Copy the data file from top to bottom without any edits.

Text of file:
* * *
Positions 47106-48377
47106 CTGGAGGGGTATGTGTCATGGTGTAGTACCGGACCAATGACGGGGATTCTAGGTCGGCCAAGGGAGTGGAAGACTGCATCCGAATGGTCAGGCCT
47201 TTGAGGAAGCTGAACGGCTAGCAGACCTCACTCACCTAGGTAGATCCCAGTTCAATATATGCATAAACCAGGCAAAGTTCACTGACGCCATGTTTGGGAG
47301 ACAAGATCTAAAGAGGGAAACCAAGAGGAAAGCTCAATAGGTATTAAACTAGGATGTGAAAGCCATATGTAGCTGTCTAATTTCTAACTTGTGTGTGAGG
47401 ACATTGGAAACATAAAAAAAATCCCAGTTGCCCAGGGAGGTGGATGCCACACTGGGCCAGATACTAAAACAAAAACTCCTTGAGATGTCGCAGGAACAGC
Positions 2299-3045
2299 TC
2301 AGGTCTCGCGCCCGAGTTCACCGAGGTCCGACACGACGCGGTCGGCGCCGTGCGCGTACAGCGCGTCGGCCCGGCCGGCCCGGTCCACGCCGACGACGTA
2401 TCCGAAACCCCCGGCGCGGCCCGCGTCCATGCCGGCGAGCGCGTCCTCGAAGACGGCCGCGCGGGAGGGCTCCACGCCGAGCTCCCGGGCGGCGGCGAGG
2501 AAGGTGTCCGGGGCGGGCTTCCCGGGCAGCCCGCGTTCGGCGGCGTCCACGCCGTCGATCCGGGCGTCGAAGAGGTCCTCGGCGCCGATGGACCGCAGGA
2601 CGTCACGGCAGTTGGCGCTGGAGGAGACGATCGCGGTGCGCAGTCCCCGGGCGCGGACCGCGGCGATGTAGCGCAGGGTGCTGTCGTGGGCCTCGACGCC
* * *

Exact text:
Positions 47106-48377
47106 CTGGAGGGGTATGTGTCATGGTGTAGTACCGGACCAATGACGGGGATTCTAGGTCGGCCAAGGGAGTGGAAGACTGCATCCGAATGGTCAGGCCT
47201 TTGAGGAAGCTGAACGGCTAGCAGACCTCACTCACCTAGGTAGATCCCAGTTCAATATATGCATAAACCAGGCAAAGTTCACTGACGCCATGTTTGGGAG
47301 ACAAGATCTAAAGAGGGAAACCAAGAGGAAAGCTCAATAGGTATTAAACTAGGATGTGAAAGCCATATGTAGCTGTCTAATTTCTAACTTGTGTGTGAGG
47401 ACATTGGAAACATAAAAAAAATCCCAGTTGCCCAGGGAGGTGGATGCCACACTGGGCCAGATACTAAAACAAAAACTCCTTGAGATGTCGCAGGAACAGC
Positions 2299-3045
2299 TC
2301 AGGTCTCGCGCCCGAGTTCACCGAGGTCCGACACGACGCGGTCGGCGCCGTGCGCGTACAGCGCGTCGGCCCGGCCGGCCCGGTCCACGCCGACGACGTA
2401 TCCGAAACCCCCGGCGCGGCCCGCGTCCATGCCGGCGAGCGCGTCCTCGAAGACGGCCGCGCGGGAGGGCTCCACGCCGAGCTCCCGGGCGGCGGCGAGG
2501 AAGGTGTCCGGGGCGGGCTTCCCGGGCAGCCCGCGTTCGGCGGCGTCCACGCCGTCGATCCGGGCGTCGAAGAGGTCCTCGGCGCCGATGGACCGCAGGA
2601 CGTCACGGCAGTTGGCGCTGGAGGAGACGATCGCGGTGCGCAGTCCCCGGGCGCGGACCGCGGCGATGTAGCGCAGGGTGCTGTCGTGGGCCTCGACGCC